Excel can be a powerful ally in creating charts and graphs that not only communicate data but also tell a compelling story, says Traci Williams
In the dynamic role of an Executive Assistant, conveying information clearly and effectively is paramount. Excel, with its robust charting and graphing tools, can be a powerful ally in creating presentational charts that not only communicate data but also tell a compelling story. This article aims to guide Executive Assistants in leveraging Excel’s chart and graph features to craft presentations that stand out.
Understanding the Basics: Types of Charts and Graphs in Excel
Before diving into the creation process, it is important to understand the various types of charts and graphs available in Excel:
1. Bar and column charts
Ideal for comparing different groups or tracking changes over time.
2. Line charts
Perfect for showing trends and progress over intervals.
3. Pie charts
Best used for showing parts of a whole.
4. Scatter plots
Excellent for demonstrating relationships between two variables.
5. Area chart
Useful for showing cumulative totals over time using numbers or percentages.
Step-by-Step Guide to Creating Charts and Graphs
1. Selecting your data
Start by highlighting the data in your Excel worksheet that you want to represent graphically (or you can use a Named Range, which makes it easier to update the range in future).
2. Inserting a chart
Go to the ‘Insert’ tab and choose the type of chart that best fits your data (from the Chart section of the ribbon).
Click on the ‘arrow’ icon on the bottom right of this ribbon to go to the Chart Menu and access both Recommended Charts and ALL chart types.
3. Customizing your chart
Once the chart has been created, you can customise it as follows:
- Title and Labels: Add a clear, descriptive title and label your axis. In the ‘Scatter Chart’ above, you can see how the axis labels provide more meaning and clarity to the chart.
- Colour and Style: Customize the colours and styles to make your chart visually appealing and aligned with your presentation theme.
- Data Labels: Where necessary, add data labels for clarity. In the ‘Pie Chart’ above, you can see how the data labels provide more meaning and clarity to the chart.
- Data Table: Where necessary, add data tables for clarity. In the ‘Line Chart’ above, you can see how the data table provides granular detail to support the chart.
To make any of the above changes to the chart, you can use the ‘Chart Design’ ribbon that appears when the chart has been selected:
The ‘Chart Styles’ section provides lots of beautiful pre-designed options for you to select from, and the option to change the colour palette for the chart.
The first icon on the left, ‘Add Chart Element’, provides a list of simple-to-use options to add titles / labels / tables, etc., as follows:
You can edit any element on a chart by left-clicking to select it and then right-clicking to access a context menu. The last option in this menu is always ‘Format [Element]’, where ‘[Element]’ is the name of the selected item (e.g., ‘Format Axis’). Selecting this opens a panel on the right side of the screen with all available options.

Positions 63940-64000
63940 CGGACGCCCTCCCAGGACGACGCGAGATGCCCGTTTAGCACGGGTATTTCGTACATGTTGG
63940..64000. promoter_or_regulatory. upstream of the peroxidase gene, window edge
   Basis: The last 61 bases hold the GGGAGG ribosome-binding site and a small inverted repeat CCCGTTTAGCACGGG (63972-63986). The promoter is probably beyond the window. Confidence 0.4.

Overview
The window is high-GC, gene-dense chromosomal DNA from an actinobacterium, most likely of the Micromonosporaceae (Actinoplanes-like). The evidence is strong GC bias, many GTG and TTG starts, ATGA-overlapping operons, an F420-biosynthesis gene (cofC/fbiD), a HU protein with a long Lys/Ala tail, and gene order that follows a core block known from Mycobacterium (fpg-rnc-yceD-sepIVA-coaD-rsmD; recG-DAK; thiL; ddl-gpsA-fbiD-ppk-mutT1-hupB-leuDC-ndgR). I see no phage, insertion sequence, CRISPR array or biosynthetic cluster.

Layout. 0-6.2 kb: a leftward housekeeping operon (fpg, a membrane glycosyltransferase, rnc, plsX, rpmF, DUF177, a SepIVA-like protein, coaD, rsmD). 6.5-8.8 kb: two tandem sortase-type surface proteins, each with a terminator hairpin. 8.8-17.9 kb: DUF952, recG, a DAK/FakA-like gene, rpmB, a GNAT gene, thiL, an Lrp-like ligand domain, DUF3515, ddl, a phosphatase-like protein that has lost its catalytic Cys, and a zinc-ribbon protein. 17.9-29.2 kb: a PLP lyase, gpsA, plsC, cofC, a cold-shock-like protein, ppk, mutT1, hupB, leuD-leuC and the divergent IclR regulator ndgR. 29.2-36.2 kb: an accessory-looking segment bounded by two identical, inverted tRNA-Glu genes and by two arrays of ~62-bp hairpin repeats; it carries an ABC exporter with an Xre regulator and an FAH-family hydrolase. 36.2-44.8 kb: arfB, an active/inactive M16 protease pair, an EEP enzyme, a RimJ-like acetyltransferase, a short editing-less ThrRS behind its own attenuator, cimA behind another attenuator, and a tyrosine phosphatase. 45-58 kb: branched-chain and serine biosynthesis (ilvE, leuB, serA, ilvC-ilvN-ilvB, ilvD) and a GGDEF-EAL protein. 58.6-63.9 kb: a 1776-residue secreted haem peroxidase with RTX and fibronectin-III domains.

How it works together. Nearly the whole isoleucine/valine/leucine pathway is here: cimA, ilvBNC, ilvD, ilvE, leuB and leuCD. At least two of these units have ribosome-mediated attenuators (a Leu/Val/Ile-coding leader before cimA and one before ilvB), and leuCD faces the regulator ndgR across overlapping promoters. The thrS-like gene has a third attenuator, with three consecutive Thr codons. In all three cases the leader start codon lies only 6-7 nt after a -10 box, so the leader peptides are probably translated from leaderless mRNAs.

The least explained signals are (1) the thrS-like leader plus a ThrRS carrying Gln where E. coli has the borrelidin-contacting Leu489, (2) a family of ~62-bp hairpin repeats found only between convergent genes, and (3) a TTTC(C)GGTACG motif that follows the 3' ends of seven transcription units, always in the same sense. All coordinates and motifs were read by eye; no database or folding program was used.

Tips for Effective Chart and Graph Design
- Simplicity Is Key: Avoid clutter. Too much information can be overwhelming.
- Consistent Style: Maintain a consistent style throughout a presentation for a professional look.
- Use Colours Wisely: Use colour to highlight important data points but avoid overly bright or clashing colours.
- Legible Text: Ensure all text is easy to read and understand.
- Context Matters: Always provide context for your data to help your audience understand its significance.
Advanced Features to Enhance Your Charts
1. Combining chart types
Sometimes combining two different types of charts, like a column and a line chart, can provide a clearer picture of your data:
The above chart also has the data plotted on two separate axes, as the scale is so different for the two sets of data.
2. Using Pivot Charts
Pivot Charts are dynamic and can be a powerful tool for Executive Assistants dealing with large datasets, as when the underlying Pivot Table data changes, the Pivot Chart automatically updates. They are typically far easier to update and edit by simply dragging and dropping the fields.
Since Pivot Charts are linked to Pivot Tables, they maintain consistency and accuracy in data representation, minimizing the risk of errors that can occur with manual chart updates.
3. Adding trendlines
For line charts, a trendline can help in forecasting and showing patterns.
Presenting Your Chart in a Meeting
- Narrative Matters: When presenting, do not just show the chart; tell the story behind the data.
- Prepare for Questions: Be ready to answer questions about your data and analysis and explain any anomalies that will be easily visible.
- Practice Makes Perfect: Rehearse your presentation to become familiar with the flow and how the charts contribute to your narrative.
As an Executive Assistant, your ability to present data engagingly and insightfully can make a significant difference in decision-making processes. Excel’s charts and graphs are not just tools for displaying data; they are instruments for storytelling. By mastering these tools, you can create impactful presentations that resonate with your audience and effectively communicate key messages.
Remember, the best presentations do not just deliver data – they connect with the audience on a deeper level, making complex information easily digestible and actionable. Excel is your partner in this endeavour, offering a range of features to bring data to life in the most impactful way possible.